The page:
Borrowed Light: Thoughts on a Reprise

Wandering singers and dancers will re-emerge from the proscenium in a 2012 production that BMInt featured HERE.

Sixteen years after its première, at Le Havre, France, in 2004, and after more than 70 performances in Europe, North America, and Australasia, “Borrowed Light,” an ambitious music-and-dance extravaganza, based on original Shaker songs I gleaned mainly from years of original research at the Shaker Library in Sabbathday Lake Maine, and performed, each time, live by Boston Camerata soloists and dancers, has yet, despite all those  many international touring events (and a bulging pressbook with clippings from all over), to be heard and seen in Boston. And yet, we learned just the other day, in a zoom-y conversation with the production’s brilliant choreographer, Tero Saarinen, that his Helsinki-based company plans to revive it a couple of seasons forward from now. Will the show then manage, somehow, to cross the ocean and be presented, finally, in our own hometown?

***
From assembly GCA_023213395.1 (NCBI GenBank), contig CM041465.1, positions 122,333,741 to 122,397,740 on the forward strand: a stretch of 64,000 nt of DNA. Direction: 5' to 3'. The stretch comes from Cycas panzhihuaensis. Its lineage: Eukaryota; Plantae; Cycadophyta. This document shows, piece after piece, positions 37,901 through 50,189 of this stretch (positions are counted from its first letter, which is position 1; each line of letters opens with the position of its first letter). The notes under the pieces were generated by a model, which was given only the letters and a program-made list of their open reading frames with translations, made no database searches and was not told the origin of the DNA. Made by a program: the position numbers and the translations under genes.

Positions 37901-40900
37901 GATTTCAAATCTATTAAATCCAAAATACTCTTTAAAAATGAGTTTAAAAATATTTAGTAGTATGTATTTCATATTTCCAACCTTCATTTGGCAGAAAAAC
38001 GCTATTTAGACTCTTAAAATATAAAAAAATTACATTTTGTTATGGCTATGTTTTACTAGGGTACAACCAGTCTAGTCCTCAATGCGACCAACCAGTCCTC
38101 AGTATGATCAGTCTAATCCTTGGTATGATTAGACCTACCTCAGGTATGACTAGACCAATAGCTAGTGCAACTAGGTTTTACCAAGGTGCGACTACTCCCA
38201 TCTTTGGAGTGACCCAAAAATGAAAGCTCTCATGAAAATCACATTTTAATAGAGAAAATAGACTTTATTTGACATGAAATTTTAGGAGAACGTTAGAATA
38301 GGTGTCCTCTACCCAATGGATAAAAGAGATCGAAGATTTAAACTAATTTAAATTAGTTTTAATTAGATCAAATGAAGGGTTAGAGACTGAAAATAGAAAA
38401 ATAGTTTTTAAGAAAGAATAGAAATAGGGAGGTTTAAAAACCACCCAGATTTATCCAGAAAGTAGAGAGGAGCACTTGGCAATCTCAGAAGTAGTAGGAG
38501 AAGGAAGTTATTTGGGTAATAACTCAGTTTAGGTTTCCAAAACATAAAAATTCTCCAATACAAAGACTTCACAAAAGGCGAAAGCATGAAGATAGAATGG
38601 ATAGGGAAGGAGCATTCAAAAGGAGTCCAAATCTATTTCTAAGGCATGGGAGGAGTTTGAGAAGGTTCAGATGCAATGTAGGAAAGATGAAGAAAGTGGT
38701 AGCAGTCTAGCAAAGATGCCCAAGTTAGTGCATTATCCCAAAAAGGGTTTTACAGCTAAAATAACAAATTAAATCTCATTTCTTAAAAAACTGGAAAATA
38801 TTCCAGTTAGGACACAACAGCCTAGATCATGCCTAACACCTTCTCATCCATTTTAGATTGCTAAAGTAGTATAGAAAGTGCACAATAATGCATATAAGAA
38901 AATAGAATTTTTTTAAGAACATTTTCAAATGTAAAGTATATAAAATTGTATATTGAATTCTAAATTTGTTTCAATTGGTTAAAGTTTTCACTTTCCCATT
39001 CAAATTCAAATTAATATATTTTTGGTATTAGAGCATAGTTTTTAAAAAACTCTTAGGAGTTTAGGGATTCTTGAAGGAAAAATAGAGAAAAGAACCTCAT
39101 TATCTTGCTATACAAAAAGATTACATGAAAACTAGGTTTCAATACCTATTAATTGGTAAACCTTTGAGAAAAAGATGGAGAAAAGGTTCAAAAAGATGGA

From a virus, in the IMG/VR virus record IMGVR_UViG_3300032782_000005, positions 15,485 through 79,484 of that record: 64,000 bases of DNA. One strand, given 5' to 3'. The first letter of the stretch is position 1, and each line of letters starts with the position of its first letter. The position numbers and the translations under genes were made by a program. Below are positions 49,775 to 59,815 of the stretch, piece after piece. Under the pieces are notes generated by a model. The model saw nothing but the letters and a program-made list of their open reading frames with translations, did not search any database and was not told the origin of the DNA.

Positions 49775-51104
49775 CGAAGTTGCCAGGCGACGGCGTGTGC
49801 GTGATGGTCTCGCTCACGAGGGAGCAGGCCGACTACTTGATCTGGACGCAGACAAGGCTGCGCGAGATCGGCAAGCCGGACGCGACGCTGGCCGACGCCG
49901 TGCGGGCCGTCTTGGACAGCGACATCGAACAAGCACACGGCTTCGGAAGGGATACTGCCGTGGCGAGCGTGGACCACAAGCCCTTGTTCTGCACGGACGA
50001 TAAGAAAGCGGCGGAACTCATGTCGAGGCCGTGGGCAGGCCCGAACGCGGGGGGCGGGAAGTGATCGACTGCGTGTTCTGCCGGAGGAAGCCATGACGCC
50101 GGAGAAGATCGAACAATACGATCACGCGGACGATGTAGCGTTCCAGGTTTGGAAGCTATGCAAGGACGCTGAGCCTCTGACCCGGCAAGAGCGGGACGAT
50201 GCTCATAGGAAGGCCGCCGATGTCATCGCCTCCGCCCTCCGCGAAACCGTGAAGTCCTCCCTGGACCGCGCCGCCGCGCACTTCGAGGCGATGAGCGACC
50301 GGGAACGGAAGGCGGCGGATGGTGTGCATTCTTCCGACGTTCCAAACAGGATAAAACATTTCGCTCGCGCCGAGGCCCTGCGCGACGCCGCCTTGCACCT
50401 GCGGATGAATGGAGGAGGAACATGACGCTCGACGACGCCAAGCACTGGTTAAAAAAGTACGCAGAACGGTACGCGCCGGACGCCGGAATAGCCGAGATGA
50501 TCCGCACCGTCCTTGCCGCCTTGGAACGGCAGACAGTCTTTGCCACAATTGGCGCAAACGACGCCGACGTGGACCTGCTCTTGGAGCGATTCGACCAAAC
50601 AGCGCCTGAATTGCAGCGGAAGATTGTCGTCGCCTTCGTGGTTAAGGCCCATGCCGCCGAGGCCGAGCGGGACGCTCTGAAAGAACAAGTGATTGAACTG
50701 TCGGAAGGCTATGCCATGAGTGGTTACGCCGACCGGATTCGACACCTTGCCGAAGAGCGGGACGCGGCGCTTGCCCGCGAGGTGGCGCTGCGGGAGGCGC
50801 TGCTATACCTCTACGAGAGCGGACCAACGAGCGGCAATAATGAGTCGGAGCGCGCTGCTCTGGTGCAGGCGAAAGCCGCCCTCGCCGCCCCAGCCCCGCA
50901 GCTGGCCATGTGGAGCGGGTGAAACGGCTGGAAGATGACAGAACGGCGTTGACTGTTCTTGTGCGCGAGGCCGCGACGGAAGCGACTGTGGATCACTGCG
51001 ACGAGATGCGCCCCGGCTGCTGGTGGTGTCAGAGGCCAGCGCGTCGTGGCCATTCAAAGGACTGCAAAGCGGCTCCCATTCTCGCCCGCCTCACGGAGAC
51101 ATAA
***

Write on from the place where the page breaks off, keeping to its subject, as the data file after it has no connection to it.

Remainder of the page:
Meanwhile, we revel in an upcoming streaming representation thereof. On August 20th, the Jacob’s Pillow Dance Festival will be streaming (HERE) a “Borrowed Light” performance from its 2012 festival, in which Camerata and the Saarinen Company had been invited for the second time to sing and dance this work at the oldest American summer dance festival, in its historic performance hall. We hope our many Boston friends and supporters (as well as music and dance lovers from everywhere) will enjoy witnessing that extraordinary  interaction among singers and dancers mingling onstage.

I’d like, also, to express a large measure of personal satisfaction from this announced reprise by Jacob’s Pillow. The festival’s Becket, Massachusetts venue is situated only a few miles from the most important historic Shaker settlements. There is a rightness to performing their songs in their part of the world, just as there was a rightness to the many hours of archival library work Anne Azéma and I did at the Sabbathday Lake community in the 1990’s, bring forgotten songs written down in Shaker letteral notation back into today’s world.  In these current days of confusion and turmoil, we all want to choose “something like a star/To stay our minds on and be staid” (Robert Frost).

Perhaps via this production these magnificent wandering artists, and Tero, and I, will have managed to channel something important into the minds and hearts of our viewers. Please have a look, and please let us know!